Finally in 1939 as many expected Schacht, after dismissals and returns, was finally dismissed. He had after all been skating on some thin ice, with Hitler and perhaps just a thin slice of a bankers cunning perception, had prevented him from being escorted through the gates of Dachau at the time. Although that event in his life would come perhaps sooner than even he had expected.

From then until 1943 he would occupy the empty political ceremonial ‘Minister without portfolio’ office and it seems drawing a comfortable salary as part of the package, maybe this sweetened the pill of being fired, who knows.

Yet more importantly he had been allowed after dismissal the rare wartime opportunity to amazingly travel extensively, and to the Far East as well, and all it seems with Hitler’s personal permission to do so. But more importantly, for him, he had also acquired a younger second wife, who this time it seems wasn’t a flag waving Nazi like his late wife but had only dreamy eyes for him.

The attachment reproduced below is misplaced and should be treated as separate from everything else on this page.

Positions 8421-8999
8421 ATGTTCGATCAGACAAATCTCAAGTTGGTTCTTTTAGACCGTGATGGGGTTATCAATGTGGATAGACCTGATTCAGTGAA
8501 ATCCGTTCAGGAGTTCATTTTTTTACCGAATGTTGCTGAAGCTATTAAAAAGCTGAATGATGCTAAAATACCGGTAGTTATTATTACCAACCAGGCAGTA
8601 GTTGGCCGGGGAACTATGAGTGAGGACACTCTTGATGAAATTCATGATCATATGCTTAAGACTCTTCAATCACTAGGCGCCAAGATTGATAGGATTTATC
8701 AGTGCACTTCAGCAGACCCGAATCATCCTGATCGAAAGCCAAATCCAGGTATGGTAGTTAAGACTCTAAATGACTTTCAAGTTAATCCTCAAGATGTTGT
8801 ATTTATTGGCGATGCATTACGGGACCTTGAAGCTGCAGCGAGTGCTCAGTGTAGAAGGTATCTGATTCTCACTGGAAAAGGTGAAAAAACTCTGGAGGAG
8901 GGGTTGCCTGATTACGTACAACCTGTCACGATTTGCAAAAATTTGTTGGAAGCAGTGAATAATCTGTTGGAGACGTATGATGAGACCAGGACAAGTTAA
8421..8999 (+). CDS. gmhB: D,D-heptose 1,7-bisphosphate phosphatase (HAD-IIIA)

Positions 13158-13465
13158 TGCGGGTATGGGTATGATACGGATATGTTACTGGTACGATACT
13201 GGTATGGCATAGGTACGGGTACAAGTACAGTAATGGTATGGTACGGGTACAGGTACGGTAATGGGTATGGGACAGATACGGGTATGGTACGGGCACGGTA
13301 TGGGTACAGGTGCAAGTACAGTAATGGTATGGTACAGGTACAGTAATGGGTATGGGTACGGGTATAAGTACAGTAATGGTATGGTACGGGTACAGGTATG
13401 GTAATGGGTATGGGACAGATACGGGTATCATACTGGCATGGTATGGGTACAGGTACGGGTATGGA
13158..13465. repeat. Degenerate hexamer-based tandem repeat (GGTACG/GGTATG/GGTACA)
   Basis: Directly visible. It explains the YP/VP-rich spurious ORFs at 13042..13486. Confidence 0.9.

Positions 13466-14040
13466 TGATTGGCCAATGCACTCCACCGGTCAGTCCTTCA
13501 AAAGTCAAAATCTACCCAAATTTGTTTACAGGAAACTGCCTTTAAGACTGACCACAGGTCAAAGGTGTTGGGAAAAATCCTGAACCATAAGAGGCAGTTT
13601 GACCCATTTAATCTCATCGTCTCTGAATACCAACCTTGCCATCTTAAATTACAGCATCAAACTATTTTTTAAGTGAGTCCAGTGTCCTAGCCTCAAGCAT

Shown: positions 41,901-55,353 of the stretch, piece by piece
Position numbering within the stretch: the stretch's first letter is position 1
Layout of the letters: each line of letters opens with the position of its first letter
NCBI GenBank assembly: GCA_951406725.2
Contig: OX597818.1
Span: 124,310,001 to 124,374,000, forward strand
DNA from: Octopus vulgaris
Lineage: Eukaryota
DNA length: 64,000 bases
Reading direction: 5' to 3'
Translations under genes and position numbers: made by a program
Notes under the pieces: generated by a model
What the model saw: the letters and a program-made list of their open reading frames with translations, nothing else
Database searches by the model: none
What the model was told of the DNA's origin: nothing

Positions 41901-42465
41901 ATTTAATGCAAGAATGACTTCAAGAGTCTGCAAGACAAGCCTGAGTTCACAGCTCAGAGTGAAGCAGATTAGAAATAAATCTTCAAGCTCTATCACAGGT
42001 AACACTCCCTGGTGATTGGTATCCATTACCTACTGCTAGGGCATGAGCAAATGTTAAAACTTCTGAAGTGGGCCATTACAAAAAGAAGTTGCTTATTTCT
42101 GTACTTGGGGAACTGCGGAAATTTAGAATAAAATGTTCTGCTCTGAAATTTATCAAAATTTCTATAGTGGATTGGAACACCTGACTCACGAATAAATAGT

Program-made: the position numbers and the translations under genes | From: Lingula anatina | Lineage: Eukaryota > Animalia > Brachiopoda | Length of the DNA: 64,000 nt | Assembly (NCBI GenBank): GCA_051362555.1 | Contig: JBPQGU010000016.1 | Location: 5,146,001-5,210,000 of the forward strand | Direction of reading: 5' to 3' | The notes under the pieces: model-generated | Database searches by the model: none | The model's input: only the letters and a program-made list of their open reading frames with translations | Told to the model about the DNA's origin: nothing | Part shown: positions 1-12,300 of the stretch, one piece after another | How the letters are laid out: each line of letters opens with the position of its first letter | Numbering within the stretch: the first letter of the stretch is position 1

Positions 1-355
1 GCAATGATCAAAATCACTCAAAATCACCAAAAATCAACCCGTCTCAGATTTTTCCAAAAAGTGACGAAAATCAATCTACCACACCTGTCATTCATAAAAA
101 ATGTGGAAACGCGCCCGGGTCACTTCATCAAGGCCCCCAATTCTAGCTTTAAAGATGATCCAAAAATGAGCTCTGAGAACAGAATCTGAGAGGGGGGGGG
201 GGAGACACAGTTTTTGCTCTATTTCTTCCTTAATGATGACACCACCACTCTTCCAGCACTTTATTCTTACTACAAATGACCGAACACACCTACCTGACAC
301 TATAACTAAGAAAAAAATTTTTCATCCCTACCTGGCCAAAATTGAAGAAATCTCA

Life must have looked good and yet this idyll that he enjoyed and perhaps rather took for granted was all about to end suddenly, perhaps sooner even than this financer imagined.

Although the ill prepared attempt on Hitler’s life on July 22 1944 failed, Himmler’s sweep of locating and destroying the alleged conspirators somehow threw up Schacht’s name. For now, things did not look good for him. There seems no doubt that he was certainly aware of the plots intentions and apparently, “Schacht was fully informed about the plot,” so it is recorded.